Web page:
Coronato chosen as artist for Cowboy Poetry Week poster
January 9, 2009
Award-winning Wyoming artist Bob Coronato’s “The Horse Wrangler gather’d the morn” is selected as the eighth annual Cowboy Poetry Week poster art, courtesy of The Greenwich Workshop (www.greenwichworkshop.com).
Coronato comments on the painting, “I was once part of a brand crew that traveled with an 1880’s chuck wagon. Each evening, we would set the horses free to find water and grass. And each morning, before the sun came up, the horse wrangler rode out in the darkness to gather the horses from were they wandered the night before. As the ground started to shake and the wrangler drove the horses over the hill in the corral, I knew a long day was about to begin… But I couldn’t wait, it was like being part of a special history.”
Coronato is represented at galleries across the West. His work has been shown at the High Plains Museum, the Coeur D’Alene Art Auction, the Pendleton Round Up Art Show, and in 2009 he takes part as an invited Master Artist in the 12th Annual Autry National Center Masters of the American West Fine Art Exhibition and Sale at the Autry National Center in Los Angeles.
Cowboy Poetry Week (April 19-25, 2009) – sponsored by the non-profit Center for Western and Cowboy Poetry and officially recognized by unanimous resolution of the United States Senate and 19 states’ governors – is celebrated in communities across the West. The annual event, with a special focus on rural libraries, is held in conjunction with National Poetry Month in the United States and Canada.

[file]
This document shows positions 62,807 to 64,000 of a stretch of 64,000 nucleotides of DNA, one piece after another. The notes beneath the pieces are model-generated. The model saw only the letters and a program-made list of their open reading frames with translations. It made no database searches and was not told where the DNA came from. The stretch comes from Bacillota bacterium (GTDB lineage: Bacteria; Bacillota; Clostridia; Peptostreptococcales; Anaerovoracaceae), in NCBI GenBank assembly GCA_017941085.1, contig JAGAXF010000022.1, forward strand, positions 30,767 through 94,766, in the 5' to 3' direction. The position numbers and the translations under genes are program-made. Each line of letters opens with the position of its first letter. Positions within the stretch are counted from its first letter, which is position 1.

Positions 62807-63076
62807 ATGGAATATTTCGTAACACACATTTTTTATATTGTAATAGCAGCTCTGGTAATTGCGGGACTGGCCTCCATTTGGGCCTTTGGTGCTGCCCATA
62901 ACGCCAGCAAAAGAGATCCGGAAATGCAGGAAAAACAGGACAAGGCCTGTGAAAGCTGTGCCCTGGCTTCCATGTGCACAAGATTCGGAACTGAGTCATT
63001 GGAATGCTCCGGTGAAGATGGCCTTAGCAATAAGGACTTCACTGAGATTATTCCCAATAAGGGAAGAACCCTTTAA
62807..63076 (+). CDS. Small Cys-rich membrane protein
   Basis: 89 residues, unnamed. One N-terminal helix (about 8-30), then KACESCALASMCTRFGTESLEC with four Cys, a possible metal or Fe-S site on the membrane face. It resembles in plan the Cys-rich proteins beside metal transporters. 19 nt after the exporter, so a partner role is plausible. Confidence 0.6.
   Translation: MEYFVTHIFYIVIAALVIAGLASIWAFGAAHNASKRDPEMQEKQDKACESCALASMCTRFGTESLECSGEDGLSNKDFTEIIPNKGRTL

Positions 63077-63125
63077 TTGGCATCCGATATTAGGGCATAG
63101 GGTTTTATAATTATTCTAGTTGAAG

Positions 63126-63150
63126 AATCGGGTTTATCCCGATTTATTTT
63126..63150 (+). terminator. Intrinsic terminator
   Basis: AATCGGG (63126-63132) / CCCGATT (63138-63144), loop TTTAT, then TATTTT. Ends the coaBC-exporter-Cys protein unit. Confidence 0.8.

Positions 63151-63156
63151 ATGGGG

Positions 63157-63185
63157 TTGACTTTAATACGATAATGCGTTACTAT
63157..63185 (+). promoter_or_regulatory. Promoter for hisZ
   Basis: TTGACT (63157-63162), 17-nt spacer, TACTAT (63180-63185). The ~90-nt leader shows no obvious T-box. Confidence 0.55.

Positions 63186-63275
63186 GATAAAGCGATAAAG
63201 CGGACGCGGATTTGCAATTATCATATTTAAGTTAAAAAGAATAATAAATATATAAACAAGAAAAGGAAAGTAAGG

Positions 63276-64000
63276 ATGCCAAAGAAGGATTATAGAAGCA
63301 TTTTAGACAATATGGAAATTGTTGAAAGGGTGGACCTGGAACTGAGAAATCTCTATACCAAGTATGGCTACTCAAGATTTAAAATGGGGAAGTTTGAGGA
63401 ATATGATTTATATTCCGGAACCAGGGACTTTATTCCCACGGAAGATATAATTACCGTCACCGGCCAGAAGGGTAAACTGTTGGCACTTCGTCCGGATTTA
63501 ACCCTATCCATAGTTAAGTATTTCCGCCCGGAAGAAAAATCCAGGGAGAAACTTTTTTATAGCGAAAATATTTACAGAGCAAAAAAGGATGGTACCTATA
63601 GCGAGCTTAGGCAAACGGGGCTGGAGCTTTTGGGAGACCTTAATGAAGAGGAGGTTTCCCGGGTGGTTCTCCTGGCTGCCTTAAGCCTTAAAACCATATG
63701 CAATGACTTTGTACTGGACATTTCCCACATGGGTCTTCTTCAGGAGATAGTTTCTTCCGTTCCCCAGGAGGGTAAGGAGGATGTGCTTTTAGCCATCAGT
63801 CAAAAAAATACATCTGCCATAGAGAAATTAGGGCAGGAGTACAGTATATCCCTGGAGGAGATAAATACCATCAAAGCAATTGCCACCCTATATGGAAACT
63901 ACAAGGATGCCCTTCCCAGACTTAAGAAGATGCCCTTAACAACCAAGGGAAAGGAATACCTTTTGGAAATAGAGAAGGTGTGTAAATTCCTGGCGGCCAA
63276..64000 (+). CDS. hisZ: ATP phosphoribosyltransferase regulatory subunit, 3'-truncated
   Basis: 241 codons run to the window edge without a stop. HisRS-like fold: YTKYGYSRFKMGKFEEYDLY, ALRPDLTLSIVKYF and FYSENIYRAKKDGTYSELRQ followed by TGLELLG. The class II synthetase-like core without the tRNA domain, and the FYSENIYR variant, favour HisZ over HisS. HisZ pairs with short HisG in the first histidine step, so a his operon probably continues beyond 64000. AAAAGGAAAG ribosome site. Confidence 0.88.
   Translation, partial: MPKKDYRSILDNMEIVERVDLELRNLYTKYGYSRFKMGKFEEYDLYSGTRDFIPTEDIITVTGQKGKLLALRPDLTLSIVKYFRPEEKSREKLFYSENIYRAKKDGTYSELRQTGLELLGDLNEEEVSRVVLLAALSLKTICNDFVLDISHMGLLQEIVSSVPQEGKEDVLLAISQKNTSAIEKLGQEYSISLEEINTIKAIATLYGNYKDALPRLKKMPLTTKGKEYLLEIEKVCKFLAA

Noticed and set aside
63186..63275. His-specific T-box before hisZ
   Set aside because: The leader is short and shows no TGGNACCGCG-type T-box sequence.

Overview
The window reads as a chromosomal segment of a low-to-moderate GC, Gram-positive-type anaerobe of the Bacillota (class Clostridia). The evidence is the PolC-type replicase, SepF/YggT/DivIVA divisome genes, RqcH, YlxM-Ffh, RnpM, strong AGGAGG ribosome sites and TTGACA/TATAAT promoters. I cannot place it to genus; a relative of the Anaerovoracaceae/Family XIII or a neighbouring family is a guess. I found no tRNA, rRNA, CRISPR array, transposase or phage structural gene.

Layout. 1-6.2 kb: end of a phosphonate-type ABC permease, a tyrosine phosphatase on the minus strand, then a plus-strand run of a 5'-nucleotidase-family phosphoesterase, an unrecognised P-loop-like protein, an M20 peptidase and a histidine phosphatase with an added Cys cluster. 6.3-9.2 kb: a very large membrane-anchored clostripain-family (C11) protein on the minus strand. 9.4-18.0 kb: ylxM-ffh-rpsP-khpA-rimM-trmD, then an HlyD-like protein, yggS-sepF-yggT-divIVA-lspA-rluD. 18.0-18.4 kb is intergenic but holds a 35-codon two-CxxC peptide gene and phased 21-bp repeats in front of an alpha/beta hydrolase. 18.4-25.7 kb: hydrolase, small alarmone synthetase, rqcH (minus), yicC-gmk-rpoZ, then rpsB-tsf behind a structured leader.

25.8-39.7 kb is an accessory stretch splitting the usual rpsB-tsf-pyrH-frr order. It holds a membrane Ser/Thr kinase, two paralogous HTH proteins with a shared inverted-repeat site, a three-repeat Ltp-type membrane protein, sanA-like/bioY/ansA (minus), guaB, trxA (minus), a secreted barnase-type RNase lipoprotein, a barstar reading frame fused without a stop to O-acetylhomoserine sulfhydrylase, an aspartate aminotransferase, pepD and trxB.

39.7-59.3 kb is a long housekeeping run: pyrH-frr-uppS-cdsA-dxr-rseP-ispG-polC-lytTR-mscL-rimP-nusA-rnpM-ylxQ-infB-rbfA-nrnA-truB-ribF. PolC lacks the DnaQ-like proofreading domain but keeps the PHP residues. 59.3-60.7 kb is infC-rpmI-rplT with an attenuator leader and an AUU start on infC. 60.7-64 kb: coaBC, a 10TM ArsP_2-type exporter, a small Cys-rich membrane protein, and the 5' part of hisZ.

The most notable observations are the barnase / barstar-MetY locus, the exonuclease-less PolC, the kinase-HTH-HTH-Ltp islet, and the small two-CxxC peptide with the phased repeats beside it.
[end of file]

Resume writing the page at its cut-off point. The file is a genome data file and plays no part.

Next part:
Previous years’ poster artists include Tim Cox, Joelle Smith, and William Matthews. Posters are sent to hundreds of libraries as a part of the Center’s outreach Rural Library Project, along with an annual compilation CD of classic and contemporary poetry, The BAR-D Roundup. Each volume in the growing archive includes today’s top poets and vintage selections of recordings by popular past masters in their own voices, including Robert Service, Badger Clark, Buck Ramsey, Gail I. Gardner, and others.
Cowboy poetry’s enduring popularity is celebrated year round at CowboyPoetry.com (www.CowboyPoetry.com), another program of the Center for Western and Cowboy Poetry. The site, updated daily, is a central resource for cowboy poetry, Western music, and associated Western arts.